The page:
TM: Why choose NFC, which you mentioned is low-fi, over Bluetooth?
DL: There are too many limitations to “beacons”. We’re not fixed into NFC at all, we’ve done it as a cost effective option right now. With the “action” of NFC, we really like the fact that people are having to engage with it. It puts the control back to the user; you’re not getting spammed loads of rubbish, and vouchers, and offers, and deals every corner you turn around. Also, turning on NFC on your phone, doesn’t drain the battery, unlike Bluetooth does. It’d just sit there and not do anything, really. The other really nice factor is that we’re reducing the barrier of entry to our application. If you find a Skute out in the wild, on a wall, or in a skate park, and you don’t have the app; you can tap on it, and if it is a public one, it will pull up a web view of all the content that’s on there, you’ll see who owns it, and all the video content, photographs, music files… However, you won’t be able to add your own content to it, or follow it, unless you’ve got the app.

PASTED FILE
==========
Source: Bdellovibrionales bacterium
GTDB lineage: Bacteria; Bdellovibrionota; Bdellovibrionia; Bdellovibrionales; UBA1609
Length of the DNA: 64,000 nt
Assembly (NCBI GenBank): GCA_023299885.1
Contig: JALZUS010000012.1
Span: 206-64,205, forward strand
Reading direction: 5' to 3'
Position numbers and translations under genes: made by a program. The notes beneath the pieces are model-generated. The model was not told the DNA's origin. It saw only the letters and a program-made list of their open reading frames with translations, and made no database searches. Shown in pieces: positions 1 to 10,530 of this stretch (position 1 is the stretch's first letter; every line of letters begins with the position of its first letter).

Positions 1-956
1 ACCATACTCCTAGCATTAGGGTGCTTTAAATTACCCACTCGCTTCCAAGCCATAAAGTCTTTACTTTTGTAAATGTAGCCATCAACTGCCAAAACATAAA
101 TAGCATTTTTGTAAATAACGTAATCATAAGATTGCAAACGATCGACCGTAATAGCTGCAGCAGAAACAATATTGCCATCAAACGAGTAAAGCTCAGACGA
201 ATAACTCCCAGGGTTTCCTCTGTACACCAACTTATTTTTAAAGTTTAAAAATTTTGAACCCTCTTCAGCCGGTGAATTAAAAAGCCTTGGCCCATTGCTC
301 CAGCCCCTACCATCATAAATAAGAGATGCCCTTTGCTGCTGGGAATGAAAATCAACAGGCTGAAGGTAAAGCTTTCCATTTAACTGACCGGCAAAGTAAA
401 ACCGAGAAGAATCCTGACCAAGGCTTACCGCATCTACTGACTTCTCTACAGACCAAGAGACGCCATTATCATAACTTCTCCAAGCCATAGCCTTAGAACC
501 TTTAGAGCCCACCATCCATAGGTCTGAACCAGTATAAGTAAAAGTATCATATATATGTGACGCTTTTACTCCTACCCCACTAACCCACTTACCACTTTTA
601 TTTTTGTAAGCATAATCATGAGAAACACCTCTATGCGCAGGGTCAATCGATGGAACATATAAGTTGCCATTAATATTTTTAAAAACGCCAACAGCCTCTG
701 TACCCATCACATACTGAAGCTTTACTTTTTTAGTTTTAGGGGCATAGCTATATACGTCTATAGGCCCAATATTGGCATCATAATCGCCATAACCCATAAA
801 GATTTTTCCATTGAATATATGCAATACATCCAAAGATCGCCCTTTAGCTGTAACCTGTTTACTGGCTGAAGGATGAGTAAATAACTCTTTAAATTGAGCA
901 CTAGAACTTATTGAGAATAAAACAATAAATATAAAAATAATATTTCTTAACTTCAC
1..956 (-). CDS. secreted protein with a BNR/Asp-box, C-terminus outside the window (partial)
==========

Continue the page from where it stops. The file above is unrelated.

With the platform that we built, anything can become a Skute. This table could be a Skute, skateboard manufacturers could put the technology into their boards, we could partner with trainers manufacturers; with our silicon pod you could easily clip them in. We’ve actually been asked by a US firm to be the focal point of a hackathon at the end this year.
TM: What is your biggest challenge with Skute?